Explaining Southern California's economy

Why do some critics despise 'Downton Abbey?'

Photograph Nick Briggs. +44(0)20.

The Season 2 finale of Downton Abbey aired on PBS Masterpiece Classics this Sunday, Feb. 19.

At my house, we just wrapped up Season 2 of the breakout British T.V. hit, "Downton Abbey." Matthew Crawley, heir to the estate and future Earl of Grantham, finally proposed (again) to the luminous Lady Crawley, as 1919 turned into 1920 and gigantic glowing snowflakes blanketed the English countryside. "Downton," which mashes up "Upstairs, Downstairs" with "Atonement" and "Brideshead Revisited," is a finest piece of televise soap you can currently consume in the West. It's addictive, in the way that that these heavy breathing, highly acted British costume dramas are. Americans can't get enough of it.

Not so the English intelligentsia. First Simon Schama, an influential Columbia University historian who once hosted an entire series about the British, laid into "Downton" at the Daily Beast. For Schama, it's personal:

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High California gas prices are actually a good thing

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Corey Bridwell/KPCC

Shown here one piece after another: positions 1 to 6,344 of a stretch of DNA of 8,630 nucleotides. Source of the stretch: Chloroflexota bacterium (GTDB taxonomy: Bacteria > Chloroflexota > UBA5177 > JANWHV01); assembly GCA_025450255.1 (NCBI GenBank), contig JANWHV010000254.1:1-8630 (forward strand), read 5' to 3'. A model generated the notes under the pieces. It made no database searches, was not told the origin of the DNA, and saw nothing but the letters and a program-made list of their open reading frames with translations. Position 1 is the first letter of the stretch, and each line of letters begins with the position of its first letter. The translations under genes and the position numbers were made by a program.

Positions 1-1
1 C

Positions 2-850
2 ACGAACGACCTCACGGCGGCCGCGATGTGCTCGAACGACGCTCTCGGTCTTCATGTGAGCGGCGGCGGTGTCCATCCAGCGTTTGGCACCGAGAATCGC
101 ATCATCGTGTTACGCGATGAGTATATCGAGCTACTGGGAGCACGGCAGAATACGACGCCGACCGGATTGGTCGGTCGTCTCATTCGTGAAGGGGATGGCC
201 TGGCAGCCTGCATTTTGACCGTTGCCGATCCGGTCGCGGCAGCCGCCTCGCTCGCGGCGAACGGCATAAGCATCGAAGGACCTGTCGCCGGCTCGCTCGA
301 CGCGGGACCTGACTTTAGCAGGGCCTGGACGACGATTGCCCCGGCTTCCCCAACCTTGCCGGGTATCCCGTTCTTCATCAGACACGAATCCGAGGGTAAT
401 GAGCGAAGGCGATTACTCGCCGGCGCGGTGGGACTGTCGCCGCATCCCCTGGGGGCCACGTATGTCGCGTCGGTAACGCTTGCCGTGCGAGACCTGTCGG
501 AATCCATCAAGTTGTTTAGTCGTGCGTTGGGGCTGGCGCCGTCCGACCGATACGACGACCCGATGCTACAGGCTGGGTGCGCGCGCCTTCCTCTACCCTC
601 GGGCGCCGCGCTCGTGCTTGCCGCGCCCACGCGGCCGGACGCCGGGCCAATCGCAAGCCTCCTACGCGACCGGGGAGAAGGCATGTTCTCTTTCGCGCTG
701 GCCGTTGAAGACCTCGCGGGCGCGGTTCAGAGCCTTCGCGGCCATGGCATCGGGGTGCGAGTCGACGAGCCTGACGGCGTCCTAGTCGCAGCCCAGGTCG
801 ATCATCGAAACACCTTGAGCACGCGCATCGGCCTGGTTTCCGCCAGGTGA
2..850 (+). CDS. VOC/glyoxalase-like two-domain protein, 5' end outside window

Gas prices at a Chevron station in Pasadena, CA.

Time to panic about rising gas prices in the Golden State? Most definitely, if you accept the L.A. Times' analysis:

The [gas] price surge has been particularly steep in California, in part because of maintenance at some refineries that make the state's cleaner-burning gasoline. Statewide, average pump prices for regular gasoline crossed the $4 mark over the weekend and reached an average of $4.031 a gallon Monday, up 5% in just the last week and nearly 9% higher than a month ago.

The price of oil is also moving up, due largely to two factors: worries about unrest in the Middle East over Iran's nuclear program; and commodities speculation. That second one is significant. Hedge funds could be playing the price run-up two ways, by betting on higher prices in the future, or by "shorting" the market and wagering that the price will come down.

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Taylor Hackford versus the Internet pirates

64th Annual Directors Guild Of America Awards - Show

Kevin Winter/Getty Images for DGA

DGA President Taylor Hackford and host Kelsey Grammer speak onstage during the 64th Annual Directors Guild Of America Awards held at the Grand Ballroom at Hollywood & Highland on January 28, 2012 in Hollywood, California.

Directors Guild of America President Taylor Hackford went on "The Patt Morrison Show" on Wednesday to offer withering opposition to the opponents of SOPA and PIPA, the two pieces of federal legislation that are intended to halt the scourge of online copyright piracy and, if you believe Hackford, to preserve the gainful employment of many thousands of entertainment industry workers who make far less money than he does ($50,000 a year, on average).